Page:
Snowdrop nodded eagerly. “Of course!” She scrambled into the bed bowl and slipped beneath the furs.

Bearheart gave her another thoughtful look. “You know what?” he suddenly asked. “I’ve changed my mind. How about you tell me a story this time?”

“Huh?” Snowdrop made a confused face. “Me? Why?”

“I’d just like to hear a story you’d liked.” Bearheart smiled and shrugged.

“But you probably know all the stories I know,” Snowdrop protested, still confused. After all, her father had heard stories from others and told stories himself for many years before she was even born — what stories could she know that he hadn’t heard before?

“That doesn’t matter.” Bearheart shook his head. “If, say, Easysinger starts telling you a story you already heard from me, do you stop her and tell her to tell you another one because you already know that one? Every storyteller brings something to a story, and I want to know what a story told by you is like, no matter if I know it or not.”

Snowdrop looked at him quizzically for some more moments, but since he only smiled at her and returned her look with earnest expectation, she settled back into her furs and thought. She remembered enough stories she could tell, of course, but which one should she choose? Finally, she decided on one — it was a story Leather had told her, not the first nor the last, but for some reason it had resonated with her particularly.

Taking a deep breath, she looked back at her father and then began: “When Burn was chief, life in our tribe was harsh. Strength was something Chief Burn valued above everything else, and where better to show your strength than in the hunt? Softlock knew all this, and she knew that as Badger’s daughter, it all went twice for her. But try as she might, she did not find it in her to love the hunt...”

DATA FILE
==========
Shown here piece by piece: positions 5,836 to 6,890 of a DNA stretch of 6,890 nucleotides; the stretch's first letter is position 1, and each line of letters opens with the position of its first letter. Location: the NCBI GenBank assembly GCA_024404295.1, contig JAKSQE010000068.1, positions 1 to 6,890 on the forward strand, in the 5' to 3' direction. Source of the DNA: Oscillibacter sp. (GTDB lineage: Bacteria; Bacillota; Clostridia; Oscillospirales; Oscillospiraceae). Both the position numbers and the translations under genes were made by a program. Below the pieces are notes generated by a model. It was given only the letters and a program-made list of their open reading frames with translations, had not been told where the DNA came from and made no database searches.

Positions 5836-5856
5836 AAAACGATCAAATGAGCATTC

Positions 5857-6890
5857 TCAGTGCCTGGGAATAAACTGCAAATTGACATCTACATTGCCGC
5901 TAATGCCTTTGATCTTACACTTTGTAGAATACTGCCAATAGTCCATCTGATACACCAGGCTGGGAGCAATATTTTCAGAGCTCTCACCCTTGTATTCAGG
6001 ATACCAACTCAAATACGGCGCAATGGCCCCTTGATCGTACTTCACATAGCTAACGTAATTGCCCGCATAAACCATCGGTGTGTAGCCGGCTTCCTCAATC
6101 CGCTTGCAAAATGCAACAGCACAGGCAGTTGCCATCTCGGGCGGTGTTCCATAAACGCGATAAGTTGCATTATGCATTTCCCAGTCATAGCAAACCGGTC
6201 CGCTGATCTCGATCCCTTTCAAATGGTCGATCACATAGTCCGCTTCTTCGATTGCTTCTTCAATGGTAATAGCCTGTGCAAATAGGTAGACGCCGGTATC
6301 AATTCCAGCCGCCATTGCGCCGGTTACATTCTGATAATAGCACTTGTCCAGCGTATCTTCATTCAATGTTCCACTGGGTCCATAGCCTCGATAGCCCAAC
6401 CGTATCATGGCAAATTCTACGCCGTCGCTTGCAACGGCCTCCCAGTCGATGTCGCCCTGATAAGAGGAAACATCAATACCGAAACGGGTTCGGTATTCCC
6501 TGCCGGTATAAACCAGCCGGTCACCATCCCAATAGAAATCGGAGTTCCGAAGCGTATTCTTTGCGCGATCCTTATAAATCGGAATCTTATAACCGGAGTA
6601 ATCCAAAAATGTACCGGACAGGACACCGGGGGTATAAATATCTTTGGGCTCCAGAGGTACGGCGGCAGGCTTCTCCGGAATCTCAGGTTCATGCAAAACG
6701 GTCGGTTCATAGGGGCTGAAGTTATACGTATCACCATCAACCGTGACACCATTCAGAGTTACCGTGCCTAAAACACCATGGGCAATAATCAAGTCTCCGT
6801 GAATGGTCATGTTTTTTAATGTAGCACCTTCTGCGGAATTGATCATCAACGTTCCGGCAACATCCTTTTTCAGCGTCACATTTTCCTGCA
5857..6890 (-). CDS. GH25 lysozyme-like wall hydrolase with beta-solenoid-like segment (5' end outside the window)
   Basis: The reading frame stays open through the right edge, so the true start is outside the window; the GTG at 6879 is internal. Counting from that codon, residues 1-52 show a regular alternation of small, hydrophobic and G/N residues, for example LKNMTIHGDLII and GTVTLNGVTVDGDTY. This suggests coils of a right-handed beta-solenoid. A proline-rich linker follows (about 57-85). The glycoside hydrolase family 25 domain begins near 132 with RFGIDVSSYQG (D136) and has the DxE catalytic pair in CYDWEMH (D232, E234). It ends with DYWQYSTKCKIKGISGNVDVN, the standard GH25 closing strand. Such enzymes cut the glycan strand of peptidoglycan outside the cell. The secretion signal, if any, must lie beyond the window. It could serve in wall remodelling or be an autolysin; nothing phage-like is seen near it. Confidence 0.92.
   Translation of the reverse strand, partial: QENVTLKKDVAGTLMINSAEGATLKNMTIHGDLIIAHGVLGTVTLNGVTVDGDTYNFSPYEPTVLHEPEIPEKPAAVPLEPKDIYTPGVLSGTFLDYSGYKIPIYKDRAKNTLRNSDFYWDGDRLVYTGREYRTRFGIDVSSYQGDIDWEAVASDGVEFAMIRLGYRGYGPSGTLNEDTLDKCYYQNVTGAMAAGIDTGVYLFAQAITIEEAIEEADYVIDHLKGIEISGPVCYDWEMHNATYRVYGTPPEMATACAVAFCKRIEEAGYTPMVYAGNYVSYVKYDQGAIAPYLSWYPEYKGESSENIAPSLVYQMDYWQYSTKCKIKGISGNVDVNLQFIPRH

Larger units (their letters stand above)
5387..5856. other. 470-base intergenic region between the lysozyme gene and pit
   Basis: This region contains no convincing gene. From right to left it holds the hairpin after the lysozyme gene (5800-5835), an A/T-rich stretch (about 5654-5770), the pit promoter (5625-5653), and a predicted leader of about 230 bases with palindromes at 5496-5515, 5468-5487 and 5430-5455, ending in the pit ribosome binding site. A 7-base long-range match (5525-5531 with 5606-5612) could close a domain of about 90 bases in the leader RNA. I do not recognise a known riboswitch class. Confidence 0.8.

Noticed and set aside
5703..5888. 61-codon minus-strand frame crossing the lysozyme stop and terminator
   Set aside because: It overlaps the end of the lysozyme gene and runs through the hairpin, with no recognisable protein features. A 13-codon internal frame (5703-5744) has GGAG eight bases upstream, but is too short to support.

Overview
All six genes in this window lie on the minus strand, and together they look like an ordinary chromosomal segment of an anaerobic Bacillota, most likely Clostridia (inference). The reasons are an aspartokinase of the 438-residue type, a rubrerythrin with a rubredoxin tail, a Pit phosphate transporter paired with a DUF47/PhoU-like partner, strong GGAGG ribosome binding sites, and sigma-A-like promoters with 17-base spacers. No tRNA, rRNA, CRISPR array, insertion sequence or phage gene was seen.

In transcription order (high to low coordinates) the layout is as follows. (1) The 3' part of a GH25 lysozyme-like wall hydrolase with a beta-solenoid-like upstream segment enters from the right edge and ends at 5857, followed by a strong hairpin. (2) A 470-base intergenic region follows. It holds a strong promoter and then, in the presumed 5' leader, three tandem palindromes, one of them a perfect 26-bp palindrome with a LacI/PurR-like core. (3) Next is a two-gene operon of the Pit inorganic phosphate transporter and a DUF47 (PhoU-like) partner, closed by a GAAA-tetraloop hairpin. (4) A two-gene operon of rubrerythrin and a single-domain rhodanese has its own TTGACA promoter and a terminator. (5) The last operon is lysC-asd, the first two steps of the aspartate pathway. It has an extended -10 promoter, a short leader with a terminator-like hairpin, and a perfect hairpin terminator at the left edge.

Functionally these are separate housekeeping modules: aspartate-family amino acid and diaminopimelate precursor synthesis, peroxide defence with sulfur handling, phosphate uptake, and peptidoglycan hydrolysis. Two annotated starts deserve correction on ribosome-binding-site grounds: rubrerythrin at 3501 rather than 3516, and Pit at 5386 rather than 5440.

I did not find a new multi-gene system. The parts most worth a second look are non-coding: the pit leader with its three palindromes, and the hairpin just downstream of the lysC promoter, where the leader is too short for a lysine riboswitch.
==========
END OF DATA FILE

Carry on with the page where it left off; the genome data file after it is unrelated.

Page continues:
As the words flowed from her lips, Snowdrop found with surprise that she was not feeling nervous or unsure in any way, that she wasn’t thinking about how to do it best, she just spoke as if the story told itself through her. All thoughts about her problems or other things of the tribe’s daily lives were forgotten — there was only her father, watching her with alert, attentive eyes, herself and her voice, wrapping them in a bubble held together by the thread of the story she told.

“... and so, Softlock knew that no matter what her chief and her tribesmates regarded as strength, there were other forms of strength, and one she had found in herself,” she finally ended, speaking the last words almost reluctantly, as if she did not want to leave the story.

Bearheart gave her a big smile. “That was great!” he said. “You sure no one gave you lessons in storytelling while I wasn’t looking?”

Snowdrop’s cheeks turned slightly pink at the praise. “Yes, I’m sure,” she gave back and gave him a quiet smile.

Bearheart chuckled and leaned over to give her a kiss on the forehead. “Well then, it obviously runs in the family,” he said. “Sleep well, my little storyteller!” He turned to blow out the tallow candle near the bed bowl. However, Snowdrop’s hand on his arm stopped him.

“Wait,” the girl requested.

“Huh?” He raised an eyebrow at her but did as she said, nevertheless.

“Can I tell you another one?” Snowdrop asked.

The hunter looked at her with some confusion but finally shrugged. He would be the last to discourage his daughter from anything, least of all one of his favourite activities. “Sure,” he said.

Snowdrop beamed and settled back into her furs, searching her memory for another story. “I’ll tell you the story about Hornet and his hunting knife hand, all right?” she announced and began. And as she spoke, she realised that she might not know exactly what her place in the tribe would be. But she now knew that she wanted to tell stories. And maybe that was all that she needed — knowing what she wanted.